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Muslim and Catholic pilgrims share the wisdom of travel

  • 16 July 2008

While scanning the travel section of a weekend paper, I came across a story on Oman. Beneath the headline were words that went something like this: 'Don't tell me how much you know. Instead, tell me how much you have travelled.'

These words were attributed to Muhammad, a seventh century Arab whom Muslims (including myself) regard as God's final prophet. It was the first time I'd come across this saying, and I was a little sceptical about its authenticity. Muslims are real sticklers when it comes to quoting their last prophet, treating every quote with scepticism until satisfied it comes from an authentic source.

Then again, perhaps I should focus less on its authenticity (or otherwise) and more on its wisdom. After all, another saying of the Prophet (the authenticity of which is said to be beyond dispute) goes: 'Wisdom is the lost property of the believer. Take it wherever you happen to find it.'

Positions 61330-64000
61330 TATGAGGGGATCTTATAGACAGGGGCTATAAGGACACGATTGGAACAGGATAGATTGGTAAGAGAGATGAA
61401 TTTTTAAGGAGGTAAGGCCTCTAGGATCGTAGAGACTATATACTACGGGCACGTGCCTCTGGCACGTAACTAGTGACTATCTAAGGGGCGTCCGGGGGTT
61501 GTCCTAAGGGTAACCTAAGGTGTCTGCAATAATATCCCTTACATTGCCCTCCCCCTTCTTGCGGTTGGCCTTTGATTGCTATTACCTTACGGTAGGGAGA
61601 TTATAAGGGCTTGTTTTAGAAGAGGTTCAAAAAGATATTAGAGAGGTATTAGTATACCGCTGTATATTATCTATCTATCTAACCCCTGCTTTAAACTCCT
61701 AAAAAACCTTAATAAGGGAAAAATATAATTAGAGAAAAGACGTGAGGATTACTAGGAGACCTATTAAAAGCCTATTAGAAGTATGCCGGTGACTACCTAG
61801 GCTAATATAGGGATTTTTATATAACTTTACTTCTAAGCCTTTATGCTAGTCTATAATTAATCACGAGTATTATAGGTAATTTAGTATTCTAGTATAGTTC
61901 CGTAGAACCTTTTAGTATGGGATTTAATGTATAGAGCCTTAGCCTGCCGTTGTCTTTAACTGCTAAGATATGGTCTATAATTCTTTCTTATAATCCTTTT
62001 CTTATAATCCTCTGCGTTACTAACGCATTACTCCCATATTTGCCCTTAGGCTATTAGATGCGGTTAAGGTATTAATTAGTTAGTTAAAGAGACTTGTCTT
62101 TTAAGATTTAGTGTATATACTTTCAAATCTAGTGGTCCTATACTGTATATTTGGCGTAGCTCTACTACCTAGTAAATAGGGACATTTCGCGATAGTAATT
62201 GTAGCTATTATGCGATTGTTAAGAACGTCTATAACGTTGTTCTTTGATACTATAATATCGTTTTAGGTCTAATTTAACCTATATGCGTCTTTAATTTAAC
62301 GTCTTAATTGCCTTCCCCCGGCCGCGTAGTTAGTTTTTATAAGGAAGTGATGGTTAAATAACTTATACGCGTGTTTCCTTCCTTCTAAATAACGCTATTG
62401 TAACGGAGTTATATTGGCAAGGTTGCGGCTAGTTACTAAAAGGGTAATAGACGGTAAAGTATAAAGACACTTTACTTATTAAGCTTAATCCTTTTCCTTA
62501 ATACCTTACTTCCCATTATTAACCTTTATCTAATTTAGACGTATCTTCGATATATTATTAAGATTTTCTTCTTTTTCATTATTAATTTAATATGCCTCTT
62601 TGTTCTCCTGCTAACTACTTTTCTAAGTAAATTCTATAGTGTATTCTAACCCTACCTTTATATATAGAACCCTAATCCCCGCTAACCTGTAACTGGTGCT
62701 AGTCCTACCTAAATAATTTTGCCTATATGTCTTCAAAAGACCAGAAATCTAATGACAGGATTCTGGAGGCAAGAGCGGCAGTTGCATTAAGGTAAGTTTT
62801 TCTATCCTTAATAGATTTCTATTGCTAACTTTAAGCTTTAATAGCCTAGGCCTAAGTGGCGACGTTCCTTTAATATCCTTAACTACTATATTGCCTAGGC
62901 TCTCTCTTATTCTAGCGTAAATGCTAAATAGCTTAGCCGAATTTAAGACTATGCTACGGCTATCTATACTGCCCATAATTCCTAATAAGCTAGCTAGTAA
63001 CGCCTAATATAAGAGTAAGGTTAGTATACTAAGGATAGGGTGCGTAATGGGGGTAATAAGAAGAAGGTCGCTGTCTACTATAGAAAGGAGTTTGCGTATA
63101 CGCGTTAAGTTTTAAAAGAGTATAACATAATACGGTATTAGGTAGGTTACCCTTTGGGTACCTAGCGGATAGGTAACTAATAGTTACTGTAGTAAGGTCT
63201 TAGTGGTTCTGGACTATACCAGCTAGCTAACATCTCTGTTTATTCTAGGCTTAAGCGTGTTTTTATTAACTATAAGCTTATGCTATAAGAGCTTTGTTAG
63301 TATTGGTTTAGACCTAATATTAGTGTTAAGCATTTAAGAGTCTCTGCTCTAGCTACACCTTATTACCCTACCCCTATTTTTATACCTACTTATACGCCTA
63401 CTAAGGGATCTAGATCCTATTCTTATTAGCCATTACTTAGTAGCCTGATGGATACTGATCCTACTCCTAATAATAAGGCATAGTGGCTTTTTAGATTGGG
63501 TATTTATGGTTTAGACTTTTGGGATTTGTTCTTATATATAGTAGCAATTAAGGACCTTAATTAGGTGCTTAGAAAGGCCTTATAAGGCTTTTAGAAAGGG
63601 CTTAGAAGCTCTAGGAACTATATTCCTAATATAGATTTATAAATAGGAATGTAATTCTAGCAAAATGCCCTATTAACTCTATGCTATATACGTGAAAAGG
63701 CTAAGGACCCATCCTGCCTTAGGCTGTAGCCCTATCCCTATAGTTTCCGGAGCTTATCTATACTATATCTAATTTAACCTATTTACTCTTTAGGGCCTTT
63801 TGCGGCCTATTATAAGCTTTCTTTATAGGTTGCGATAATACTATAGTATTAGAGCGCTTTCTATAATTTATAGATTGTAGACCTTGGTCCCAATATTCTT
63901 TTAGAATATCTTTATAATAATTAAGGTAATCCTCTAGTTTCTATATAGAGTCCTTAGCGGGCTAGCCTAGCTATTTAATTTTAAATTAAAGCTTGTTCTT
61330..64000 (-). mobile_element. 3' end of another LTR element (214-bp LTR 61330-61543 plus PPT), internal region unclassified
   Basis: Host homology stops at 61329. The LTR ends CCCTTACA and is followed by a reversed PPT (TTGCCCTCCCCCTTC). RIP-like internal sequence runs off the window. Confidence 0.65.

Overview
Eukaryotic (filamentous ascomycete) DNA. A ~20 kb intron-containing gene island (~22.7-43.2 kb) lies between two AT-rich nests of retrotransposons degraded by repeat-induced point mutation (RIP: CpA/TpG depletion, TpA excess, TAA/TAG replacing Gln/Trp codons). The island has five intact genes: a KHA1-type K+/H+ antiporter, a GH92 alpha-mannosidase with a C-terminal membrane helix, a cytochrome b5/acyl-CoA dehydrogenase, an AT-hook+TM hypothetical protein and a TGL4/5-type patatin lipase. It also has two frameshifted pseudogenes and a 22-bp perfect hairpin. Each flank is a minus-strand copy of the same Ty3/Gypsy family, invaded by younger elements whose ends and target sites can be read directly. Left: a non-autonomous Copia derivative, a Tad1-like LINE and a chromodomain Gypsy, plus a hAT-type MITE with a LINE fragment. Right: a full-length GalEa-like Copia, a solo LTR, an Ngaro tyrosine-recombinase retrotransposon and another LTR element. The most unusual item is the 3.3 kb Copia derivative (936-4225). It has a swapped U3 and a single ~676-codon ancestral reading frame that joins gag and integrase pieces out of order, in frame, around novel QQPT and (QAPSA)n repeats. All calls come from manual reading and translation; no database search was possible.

The inherent wisdom of travel is a notion common to all faiths. It is one thing to gain knowledge by comfortably sitting in an air conditioned library reading books. It's another thing altogether to gain knowledge through the toil and sacrifice that comes with travel.

The Oxford Dictionary provides us with two definitions of the word 'pilgrim'. The first is 'one who journeys to a sacred place as an act of religious devotion'. Pilgrims regard certain places as sacred. They see spiritual merit in travelling to and spending time in these places.

The second definition is (or at least should be deemed) connected to the first. It is: 'persons regarded as journeying to a future life'.

Death is a fact of life. Deny God all you like, but only a fool denies death. We're all walking toward our graves. If we had a greater sense of our own mortality, it's likely our morality would skyrocket. Now there's a sobering thought.

Here's an even more sobering death-related thought. Let us, both Catholics and Muslims, be honest with ourselves. There have been times in history when (alleged) followers of both our faiths used death and destruction to spread faith or defend its honour.

It is true that the etymological meaning of the word Catholic is 'universal', and that of Islam is 'peace'. Yet I wonder just what universalist sentiments inspired the European Crusaders who shed enough Jerusalemite blood to flow at knee's height, just as I wonder what